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Aristide: 'I call it a coup d'etat'

Former Haitian President Jean-Bertrand Aristide
Former Haitian President Jean-Bertrand Aristide

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(CNN) -- Hundreds of U.S. Marines are in Haiti securing key points in the capital, Port-au-Prince, after President Jean-Bertrand Aristide resigned and fled the country.

CNN's Lou Dobbs spoke to Aristide by telephone for one of the former president's first interviews since landing in the Central African Republic.

DOBBS: Mr. Aristide, first, you're in good health, you're in appropriate accommodations?

ARISTIDE: Yes. But my mind is in Haiti, where they are killing people, burning houses ... And that's why I call it a real coup d'etat, a modern way to have modern kidnapping.

DOBBS: Mr. Aristide ... are you suggesting that you were then in point of fact taken by force by U.S. military?

ARISTIDE: Of course, from Saturday -- from Saturday night, the 28th ... I was told that ... I better leave. And under a kind of diplomatic cover, they talked to me. And military talked to me. American agents talked to me. Haitian agents talked to me. And I finally realized it was true, we were going to have bloodshed. And when I asked how many people may get killed, and they said thousands may get killed. So using that kind of force to lead a coup d'etat, it was clear, as I said.

DOBBS: You made then, if I hear you, Mr. Aristide, a difficult choice based on the assessment of those advisers around you, and including American advisers, it sounds like, for the public safety of those -- of your fellow citizens, is that correct?

ARISTIDE: What is very clear is the fact that we have military surrounding the airport, the palace, my house. In the streets, we had some military maybe from other countries, I don't know, but I know for sure there were a lot of the American militaries with Haitians, well-armed ... And they told me in a clear and blunt way that thousands of people will get killed once they start. So I had to do my best to avoid that bloodshed ... That's why I call it again and again a coup d'etat, a modern way to have modern kidnapping.

DOBBS: Mr. Aristide, having made that decision, and now in the Central African Republic, is there -- have you received the support of the United Nations, spokesmen -- the representatives of the French government in particular, the Canadian government talked with you and supported your decision to leave Haiti and offer further counsel?

ARISTIDE: Maybe if I add this point, people will understand ... I spent 20 hours in an American plane with military guys. And one ... baby, one year and a half old, whose father is an American agent, and the mother is Haitian. Not even this little baby has the right to get out ... when we had the first step -- the first stop. And when we have to go to the second one, they didn't want to tell me where they were going to meet with me. We didn't have one single phone call, no telephone was used, because they refused.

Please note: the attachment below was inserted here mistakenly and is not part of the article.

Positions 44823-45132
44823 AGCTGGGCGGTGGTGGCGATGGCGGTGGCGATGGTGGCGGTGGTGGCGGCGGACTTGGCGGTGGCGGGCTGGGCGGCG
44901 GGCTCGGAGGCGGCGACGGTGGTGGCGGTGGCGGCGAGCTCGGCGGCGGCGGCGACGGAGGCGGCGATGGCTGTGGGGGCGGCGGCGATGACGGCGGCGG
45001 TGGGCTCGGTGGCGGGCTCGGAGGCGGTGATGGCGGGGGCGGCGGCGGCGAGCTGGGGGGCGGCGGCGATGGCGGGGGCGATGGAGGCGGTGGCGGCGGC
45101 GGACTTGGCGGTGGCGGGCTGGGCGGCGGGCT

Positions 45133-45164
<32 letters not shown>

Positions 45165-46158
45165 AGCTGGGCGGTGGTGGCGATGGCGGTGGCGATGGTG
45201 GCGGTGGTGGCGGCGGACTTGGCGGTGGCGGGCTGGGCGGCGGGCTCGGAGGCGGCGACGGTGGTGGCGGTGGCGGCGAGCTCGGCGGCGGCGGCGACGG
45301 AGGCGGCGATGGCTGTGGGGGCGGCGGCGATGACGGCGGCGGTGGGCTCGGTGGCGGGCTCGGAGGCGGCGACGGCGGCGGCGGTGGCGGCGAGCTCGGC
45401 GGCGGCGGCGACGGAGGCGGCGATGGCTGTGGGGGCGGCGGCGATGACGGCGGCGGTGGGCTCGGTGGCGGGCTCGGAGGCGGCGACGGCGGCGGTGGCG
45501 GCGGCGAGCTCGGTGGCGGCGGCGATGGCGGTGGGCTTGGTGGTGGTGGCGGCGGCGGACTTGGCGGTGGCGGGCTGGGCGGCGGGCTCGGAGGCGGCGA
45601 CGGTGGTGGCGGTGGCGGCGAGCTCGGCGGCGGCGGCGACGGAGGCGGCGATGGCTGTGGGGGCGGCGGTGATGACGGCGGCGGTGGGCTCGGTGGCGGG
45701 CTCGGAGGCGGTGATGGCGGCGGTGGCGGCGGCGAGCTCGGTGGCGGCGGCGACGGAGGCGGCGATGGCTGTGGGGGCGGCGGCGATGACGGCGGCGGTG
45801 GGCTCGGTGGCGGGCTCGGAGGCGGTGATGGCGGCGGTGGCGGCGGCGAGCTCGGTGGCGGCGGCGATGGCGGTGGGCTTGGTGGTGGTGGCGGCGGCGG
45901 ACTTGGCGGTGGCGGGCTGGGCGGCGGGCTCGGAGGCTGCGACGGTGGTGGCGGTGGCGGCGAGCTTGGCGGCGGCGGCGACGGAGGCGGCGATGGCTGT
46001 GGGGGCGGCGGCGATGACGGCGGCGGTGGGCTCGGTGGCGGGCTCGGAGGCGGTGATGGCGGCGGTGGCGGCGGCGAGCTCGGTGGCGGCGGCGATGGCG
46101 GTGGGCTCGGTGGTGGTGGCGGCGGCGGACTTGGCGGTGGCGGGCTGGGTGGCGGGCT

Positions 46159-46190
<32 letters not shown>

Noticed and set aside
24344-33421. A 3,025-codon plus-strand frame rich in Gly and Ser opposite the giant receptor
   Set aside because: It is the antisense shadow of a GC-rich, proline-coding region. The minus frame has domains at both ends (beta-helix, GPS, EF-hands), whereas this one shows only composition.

And this little baby spending 20 hours in an American plane, with American guys. Only 20 minutes before they landed here, they told me, finally, we were coming to land, on the French bases with military -- French military. And fortunately, we had five ministers from the government who greeted us in this very warm way. And we are grateful to them ...

DOBBS: I can only guess at the emotion that you must go through. The emotions in Haiti today from all quarters of Haitian society. Your family, Mr. Aristide, we understand that at least part of your family is in New York tonight, is that correct?

ARISTIDE: Yes. I don't know if the first lady, who is an American lady, is allowed to go to Miami to see her family. And I don't know if I am free to leave where I am to go to New York or elsewhere.

I have three more people with me. We are here after the terrible experience which we had in [an] American plane, in which [the] American military [were] not allowing us to have contact with our people, not allowing a baby one year and a half to get out from the plane when they stopped the first time, when they stopped the second time ... It is a tragedy. You need to understand that.

DOBBS: Indeed. Mr. Aristide, do you have, first, any desire to come to the United States, and secondly, what are your immediate plans?

ARISTIDE: If they allow me, I will be very delighted to go to the United States whenever it's necessary or possible, meet people, tell the truth. ... They want to create confusion. And I want to tell the truth, not confusion.

DOBBS: Mr. Aristide, we thank you very much for talking with us, and thank you again, sir.

ARISTIDE: Thank you.

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